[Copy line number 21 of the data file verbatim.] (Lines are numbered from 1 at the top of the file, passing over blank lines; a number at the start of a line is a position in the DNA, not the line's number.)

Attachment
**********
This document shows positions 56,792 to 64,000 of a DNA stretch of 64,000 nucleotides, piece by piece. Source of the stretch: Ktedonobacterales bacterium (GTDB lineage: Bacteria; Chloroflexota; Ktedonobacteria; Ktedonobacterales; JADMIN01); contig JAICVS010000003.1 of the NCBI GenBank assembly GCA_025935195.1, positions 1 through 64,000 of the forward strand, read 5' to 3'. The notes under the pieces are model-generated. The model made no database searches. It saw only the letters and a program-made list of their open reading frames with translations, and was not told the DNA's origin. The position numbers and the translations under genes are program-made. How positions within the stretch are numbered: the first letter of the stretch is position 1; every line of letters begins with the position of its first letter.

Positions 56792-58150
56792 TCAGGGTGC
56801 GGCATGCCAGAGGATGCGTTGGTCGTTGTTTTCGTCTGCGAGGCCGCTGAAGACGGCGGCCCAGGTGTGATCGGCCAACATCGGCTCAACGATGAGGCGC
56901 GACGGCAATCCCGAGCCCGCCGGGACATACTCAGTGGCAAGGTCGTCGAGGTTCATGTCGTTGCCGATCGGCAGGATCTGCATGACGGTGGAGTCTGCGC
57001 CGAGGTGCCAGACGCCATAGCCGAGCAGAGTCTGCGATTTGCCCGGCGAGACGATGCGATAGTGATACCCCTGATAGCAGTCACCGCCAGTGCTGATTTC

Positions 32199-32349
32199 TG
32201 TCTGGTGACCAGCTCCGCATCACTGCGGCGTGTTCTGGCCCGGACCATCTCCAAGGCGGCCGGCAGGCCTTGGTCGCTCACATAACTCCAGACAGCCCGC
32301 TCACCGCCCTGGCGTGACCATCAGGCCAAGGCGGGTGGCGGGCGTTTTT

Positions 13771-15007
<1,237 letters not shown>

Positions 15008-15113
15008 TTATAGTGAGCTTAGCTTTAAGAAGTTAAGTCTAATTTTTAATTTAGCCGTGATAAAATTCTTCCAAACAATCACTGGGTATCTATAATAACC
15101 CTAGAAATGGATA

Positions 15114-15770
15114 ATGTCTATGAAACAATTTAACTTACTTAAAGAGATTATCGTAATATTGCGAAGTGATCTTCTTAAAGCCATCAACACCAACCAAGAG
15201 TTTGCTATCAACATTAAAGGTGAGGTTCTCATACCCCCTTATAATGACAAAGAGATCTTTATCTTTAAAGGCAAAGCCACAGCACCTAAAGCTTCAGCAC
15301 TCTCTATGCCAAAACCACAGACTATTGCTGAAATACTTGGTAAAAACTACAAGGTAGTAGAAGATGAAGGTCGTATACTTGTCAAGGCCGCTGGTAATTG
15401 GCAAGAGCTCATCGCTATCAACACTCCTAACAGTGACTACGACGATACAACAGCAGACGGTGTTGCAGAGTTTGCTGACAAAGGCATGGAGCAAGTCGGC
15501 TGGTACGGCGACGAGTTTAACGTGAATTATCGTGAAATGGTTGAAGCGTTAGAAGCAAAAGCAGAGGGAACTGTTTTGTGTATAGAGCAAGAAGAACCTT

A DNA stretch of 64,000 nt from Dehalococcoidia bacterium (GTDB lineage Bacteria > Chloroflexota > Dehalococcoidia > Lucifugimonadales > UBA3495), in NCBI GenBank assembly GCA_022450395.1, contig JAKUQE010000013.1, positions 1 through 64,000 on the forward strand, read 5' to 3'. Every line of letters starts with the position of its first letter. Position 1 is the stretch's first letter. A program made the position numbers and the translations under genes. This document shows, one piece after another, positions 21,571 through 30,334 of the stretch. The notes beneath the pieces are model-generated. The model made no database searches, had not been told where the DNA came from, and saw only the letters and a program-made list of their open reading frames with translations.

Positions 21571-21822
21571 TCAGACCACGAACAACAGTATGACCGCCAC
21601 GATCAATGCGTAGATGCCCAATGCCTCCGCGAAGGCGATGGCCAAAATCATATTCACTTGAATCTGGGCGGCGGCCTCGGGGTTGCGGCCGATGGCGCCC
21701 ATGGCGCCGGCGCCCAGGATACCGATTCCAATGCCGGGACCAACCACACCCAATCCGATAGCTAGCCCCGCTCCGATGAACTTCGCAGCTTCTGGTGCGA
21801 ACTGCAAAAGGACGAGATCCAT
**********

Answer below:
15501 TGGTACGGCGACGAGTTTAACGTGAATTATCGTGAAATGGTTGAAGCGTTAGAAGCAAAAGCAGAGGGAACTGTTTTGTGTATAGAGCAAGAAGAACCTT